Jan. 10, 2006 -- The International Atomic Energy Agency announced today that Iran had begun removing seals at several nuclear facilities in the area of Natanz under the observation of the IAEA's nuclear safeguards inspectors.
ABC News reported yesterday that Iran intended to begin enriching uranium -- the critical step in making material for nuclear weapons -- a move European diplomats and officials at the International Atomic Energy Agency have tried to prevent over the last three years.
Sources with knowledge of Iran's nuclear program told ABC News that a senior Iranian official notified the IAEA verbally over the weekend of the country's intention to introduce uranium hexafluoride gas, or UF6, into centrifuges at a facility in Natanz, 150 miles south of Tehran.
Introducing UF6 into centrifuges is the necessary step in producing enriched uranium. The centrifuges work by separating the lighter uranium-235 atoms, which can be used to make nuclear weapons and also to fuel nuclear reactors, from heavier uranium-238 atoms.
Warnings of a 'Red Line'
The enrichment of any uranium by Iran, even in small quantities, amounts to a significant ratcheting up of the tension between Iran and the international community over its nuclear program, and the final abrogation of the November 2004 agreement with the European Union that suspended much of Iran's nuclear activity.
Iran has been warned by the United States, Britain, France and Germany that any enrichment of nuclear fuel will constitute a "red line" it must not cross, and that such action will risk swift referral of the matter to the IAEA's governing board and then the United Nations Security Council.
Longtime Iran observers are taken aback by the boldness of Iran's move.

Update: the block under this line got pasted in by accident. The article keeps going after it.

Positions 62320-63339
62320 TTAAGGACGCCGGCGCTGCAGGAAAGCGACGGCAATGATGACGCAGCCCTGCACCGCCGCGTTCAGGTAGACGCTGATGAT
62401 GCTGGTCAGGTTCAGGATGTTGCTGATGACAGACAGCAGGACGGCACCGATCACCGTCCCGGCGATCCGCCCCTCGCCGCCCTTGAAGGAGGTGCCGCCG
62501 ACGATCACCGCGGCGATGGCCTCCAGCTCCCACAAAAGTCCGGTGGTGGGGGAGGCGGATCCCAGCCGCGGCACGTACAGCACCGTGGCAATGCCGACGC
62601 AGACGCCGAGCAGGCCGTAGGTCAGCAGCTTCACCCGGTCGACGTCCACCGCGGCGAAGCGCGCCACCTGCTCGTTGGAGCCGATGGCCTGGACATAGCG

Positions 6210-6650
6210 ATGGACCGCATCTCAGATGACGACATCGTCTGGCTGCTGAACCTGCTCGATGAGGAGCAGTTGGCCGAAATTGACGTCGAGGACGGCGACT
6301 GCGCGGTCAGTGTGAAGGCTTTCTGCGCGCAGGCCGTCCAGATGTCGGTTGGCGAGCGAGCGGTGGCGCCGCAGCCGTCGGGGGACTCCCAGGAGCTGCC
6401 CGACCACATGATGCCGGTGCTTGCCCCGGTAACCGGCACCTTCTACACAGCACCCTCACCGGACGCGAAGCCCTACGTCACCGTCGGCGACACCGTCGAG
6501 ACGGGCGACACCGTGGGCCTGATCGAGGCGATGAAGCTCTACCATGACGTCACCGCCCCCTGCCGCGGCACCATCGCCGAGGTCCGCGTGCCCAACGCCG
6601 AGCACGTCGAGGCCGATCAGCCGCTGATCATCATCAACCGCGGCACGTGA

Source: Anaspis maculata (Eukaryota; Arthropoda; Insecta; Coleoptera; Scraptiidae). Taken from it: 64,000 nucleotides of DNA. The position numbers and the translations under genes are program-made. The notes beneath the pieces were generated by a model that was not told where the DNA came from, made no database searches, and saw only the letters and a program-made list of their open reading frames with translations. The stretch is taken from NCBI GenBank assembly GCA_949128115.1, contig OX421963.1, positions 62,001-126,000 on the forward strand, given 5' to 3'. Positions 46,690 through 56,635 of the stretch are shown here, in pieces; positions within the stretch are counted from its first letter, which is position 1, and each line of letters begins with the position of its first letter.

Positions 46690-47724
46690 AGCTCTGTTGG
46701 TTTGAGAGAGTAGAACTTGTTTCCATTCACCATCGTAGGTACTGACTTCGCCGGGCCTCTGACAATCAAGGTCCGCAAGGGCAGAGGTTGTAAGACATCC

"When we learned last week that Iran was going to resume some 'research and development' work at Natanz, we assumed there would be some modest initial activity, such as the production of centrifuge components, but this is a much bigger step," said Robert Einhorn, a former assistant secretary of state for nonproliferation who is now with the Center for Strategic and International Studies.
Einhorn added that mastering the operation of a 164-centrifuge cascade -- such as the one at Iran's Natanz facility -- was a "significant milestone," giving Iran important experience in overcoming the technical hurdles of uranium enrichment that can be transferred to larger cascades.
Iran has maintained steadfastly its right to enrich uranium domestically, though it has promised to consider seriously a Russian proposal to establish a Russian-Iranian joint venture under which Russia will enrich uranium for Iran's use in nuclear reactors it seeks to build.
The Middle East nation publicly confirmed today it would resume nuclear fuel research, but the decision to actually begin enriching uranium represents a much more significant step.
The IAEA's announcement noted that seals were being removed from the pilot-scale fuel enrichment site at Natanz and two nearby locations, Pars Trash and Farayand Technique. The seals cover centrifuges and related testing and manufacturing components for the P-1 centrifuge. The P-1 is a first-generation centrifuge that Iran developed based on technology and parts it obtained with the help of A.Q. Khan, the Pakistani nuclear scientist who was found to have developed a network supplying Iran, North Korea and Libya with parts for their nuclear programs.
The centrifuges at Natanz are not immediately ready for the UF6 and would require some further assembly before the uranium gas could be introduced.
Experts familiar with Iran's centrifuge efforts believe they can be made ready within days, but it could take many years for Iran to produce a sufficient amount of enriched uranium for a nuclear bomb, given its existing centrifuge capabilities.
The amount of time Iran will need to produce enough enriched uranium for a bomb depends on several factors, including the enrichment level of the uranium gas used in the cascade and the power of the centrifuges. According to a report published by the International Institute for Strategic Studies, it could take Iran more than 10 years to produce 25 kilograms of 93 percent enriched enriched uranium using the 164 centrifuges it has currently at Natanz.
This time could be shortened to as little as two years if Iran used UF6 that was already slightly enriched, according to the institute, or if the power of the centrifuges was increased.